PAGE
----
Bossier Arts Council Executive Director bids farewell to Bossier City – Bossier Press-Tribune Online | Candle Made Easy

BAC Director Robin Jones stands in the East Bank Festival Plaza area, just outside the front door of the BAC building. (Sean Green/Press-Tribune)

Stacey Tinsley
Bossier Press-Tribune

After a tenure of over 10 years, Robin Jones is leaving her position as executive director of Bossier Arts Council, a local non-profit arts organization.

“Over the years I have met our local artists and made many friends. I think I will miss her the most. Sitting at the One Stop and showing an artist how to write an artist statement; Assistance in the development of their online platform; or just talking to them about their future plans in general, those things feed my soul a lot,” Jones said.

“It’s my absolute favorite thing to get a card or an email from an artist that shows what my guidance has helped them,” she added.

“I will miss the laughter of the children in the Kunsthaus in front of my office window. And I’m going to miss walking around the East Bank District and stopping by all the traders,” Jones concluded.

Jones’ journey to Bossier Arts Council began in 2010 when she started as a volunteer.

“In 2010 I started volunteering with Bossier Arts Council. They needed help at the front desk to greet visitors and answer the phone. I’d visited the gallery a few times and really fallen in love with the potential,” Jones said.

Because of her theater and events experience, she began processing bookings for the building and was promoted to site and education coordinator. She began developing outreach programs for local students. In 2016 she was appointed Managing Director.

“When I first started working at Bossier Arts Council there was very little money for programs of any kind. The programs that were there were put together on a minimal budget and weren’t performing to the capacity they were supposed to. With the help of an incredible board of directors, we’ve assembled an amazing team that has helped us better support our mission,” said Jones.

“I started a rebranding of the Bossier Arts Council. If the general public doesn’t know who we are, how could they know what we can do for them? This included adding programs that would encourage a sense of community and get supporters through the door. As the supporters came, we were able to implement new programs,” she said.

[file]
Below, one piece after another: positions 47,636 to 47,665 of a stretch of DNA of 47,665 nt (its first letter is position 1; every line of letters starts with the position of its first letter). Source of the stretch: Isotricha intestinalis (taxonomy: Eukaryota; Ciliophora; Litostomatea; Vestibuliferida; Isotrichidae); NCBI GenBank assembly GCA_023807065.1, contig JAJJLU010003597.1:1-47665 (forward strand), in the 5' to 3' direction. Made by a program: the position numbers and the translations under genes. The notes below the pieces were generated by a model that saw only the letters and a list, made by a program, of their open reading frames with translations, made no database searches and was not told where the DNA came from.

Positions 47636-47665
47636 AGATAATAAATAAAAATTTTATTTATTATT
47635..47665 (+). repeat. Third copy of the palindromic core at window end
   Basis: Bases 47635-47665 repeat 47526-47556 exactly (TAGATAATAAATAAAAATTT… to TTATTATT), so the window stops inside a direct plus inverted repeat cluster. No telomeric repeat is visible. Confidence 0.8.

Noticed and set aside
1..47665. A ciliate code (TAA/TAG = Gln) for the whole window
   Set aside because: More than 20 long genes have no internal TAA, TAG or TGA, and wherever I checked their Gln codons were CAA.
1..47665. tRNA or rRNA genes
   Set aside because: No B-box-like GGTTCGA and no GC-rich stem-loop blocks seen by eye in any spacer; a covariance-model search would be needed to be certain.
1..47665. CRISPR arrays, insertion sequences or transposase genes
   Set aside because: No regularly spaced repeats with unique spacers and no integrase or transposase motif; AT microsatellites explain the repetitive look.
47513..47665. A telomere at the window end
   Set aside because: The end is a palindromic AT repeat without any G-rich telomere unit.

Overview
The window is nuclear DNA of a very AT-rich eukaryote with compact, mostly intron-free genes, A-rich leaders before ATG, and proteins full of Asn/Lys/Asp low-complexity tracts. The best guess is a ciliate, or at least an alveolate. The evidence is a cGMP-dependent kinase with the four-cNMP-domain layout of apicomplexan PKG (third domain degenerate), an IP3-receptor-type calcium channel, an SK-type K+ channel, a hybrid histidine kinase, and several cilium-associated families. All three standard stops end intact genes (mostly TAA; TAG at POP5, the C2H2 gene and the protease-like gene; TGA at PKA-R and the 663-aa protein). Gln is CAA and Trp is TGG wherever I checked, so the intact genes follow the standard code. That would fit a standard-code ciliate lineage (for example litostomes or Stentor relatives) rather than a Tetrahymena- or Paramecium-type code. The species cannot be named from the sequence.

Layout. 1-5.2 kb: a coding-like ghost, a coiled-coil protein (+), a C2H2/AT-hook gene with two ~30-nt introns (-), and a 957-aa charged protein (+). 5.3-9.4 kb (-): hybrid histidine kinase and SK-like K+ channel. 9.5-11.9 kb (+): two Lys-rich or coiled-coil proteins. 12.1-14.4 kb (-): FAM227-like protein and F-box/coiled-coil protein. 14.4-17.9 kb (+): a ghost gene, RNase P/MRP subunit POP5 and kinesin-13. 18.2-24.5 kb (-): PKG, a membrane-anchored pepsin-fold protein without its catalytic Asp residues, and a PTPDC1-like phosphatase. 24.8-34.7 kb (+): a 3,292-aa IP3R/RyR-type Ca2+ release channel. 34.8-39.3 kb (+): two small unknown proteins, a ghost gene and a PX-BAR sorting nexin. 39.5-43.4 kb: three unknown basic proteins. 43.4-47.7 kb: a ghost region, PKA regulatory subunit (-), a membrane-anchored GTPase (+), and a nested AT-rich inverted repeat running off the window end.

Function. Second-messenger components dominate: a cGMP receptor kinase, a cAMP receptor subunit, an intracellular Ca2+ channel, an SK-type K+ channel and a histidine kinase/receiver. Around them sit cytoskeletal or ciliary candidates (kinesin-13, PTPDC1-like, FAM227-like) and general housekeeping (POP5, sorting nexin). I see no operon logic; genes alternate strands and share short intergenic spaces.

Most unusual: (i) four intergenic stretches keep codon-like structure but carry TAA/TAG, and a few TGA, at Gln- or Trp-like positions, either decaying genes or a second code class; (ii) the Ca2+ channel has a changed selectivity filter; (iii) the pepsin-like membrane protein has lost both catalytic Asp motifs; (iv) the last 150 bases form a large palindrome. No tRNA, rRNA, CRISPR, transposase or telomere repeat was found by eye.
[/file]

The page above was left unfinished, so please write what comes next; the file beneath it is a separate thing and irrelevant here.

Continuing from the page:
Jones continued, “During my tenure as director, I started a program called Project Art Supplies. This is a program where we collect or purchase art supplies for area teachers to add to their classrooms. We just don’t think teachers should spend money out of their own pockets on art supplies. Now in its sixth year, Project Art Supplies has helped hundreds of teachers enrich their classrooms.”

“We also attend and support local festivals by providing children’s activities and educating the public about the benefits of the Bossier Arts Council. This was something that wasn’t done before my time with the Bossier Arts Council (BAC). It helps us connect with the public and give back to supporters in the community. It gives my employees a purpose in their community,” she said.

“We’re doing theater again. Due to lack of money we could not produce large productions. We now have a 12ft revolving stage and the ability to bring quality productions to the community,” added Jones.

“One of my favorite additions during my time at BAC is the Little Free Art House and Library. During Covid we had an urgent need to help students who were stuck at home by giving them access to art supplies. With the help of a local family we were able to build it. The best part of my day is sitting in my office and listening to the kids squeak with excitement as they receive items from the Little Free Art House and Library. We also leave a container of sidewalk chalk outside. As a result, the children are gifting us with incredible works of art,” Jones said.

Jones continued, “The BAC has grown from a little-known arts council to a major player in the arts community. I’m proud of that. And I’m proud of my people and the impact I think we’re making. Local artists now have a home that provides both the support and space to bolster their careers. Children have a place that encourages their creativity and provides them with art supplies. Teachers have a resource to help them complement their lessons and showcase their work. And supporters know that their donations go straight back into the arts.”

Given the growth in the East Bank District over the years, Jones says she’d like to see further growth in the East Bank District that includes “artsy” types of businesses.

“Alongside the growth of the arts council, the city has made wise investments in East Bank infrastructure. This combination has created a crowd-friendly area that has attracted many fantastic new businesses. And now this is the place to be if you want a night out on the town or a quiet family lunch in a fun atmosphere. The plaza has provided us with a place to gather as a community and support all of the wonderful and rich culture that lives in Bossier City,” Jones said.

“I would love to see artsy shops and attractions opening that give people more things to do while in the East Bank District. I want BAC to continue to grow programs and provide services to the community,” she concluded.

As Jones and her family bid farewell to Bossier City, she leaves her team, board and community with these parting words: “There are simply no words that can express my gratitude for allowing me to be a part of this amazing project his organization. I will cherish my time at BAC. And I will never forget the good work that has been and continues to be done here. Every single artist, teacher, student, staff member, board member and patron has contributed to BAC’s many achievements. I’m so proud of this work and you should be,” Jones said.

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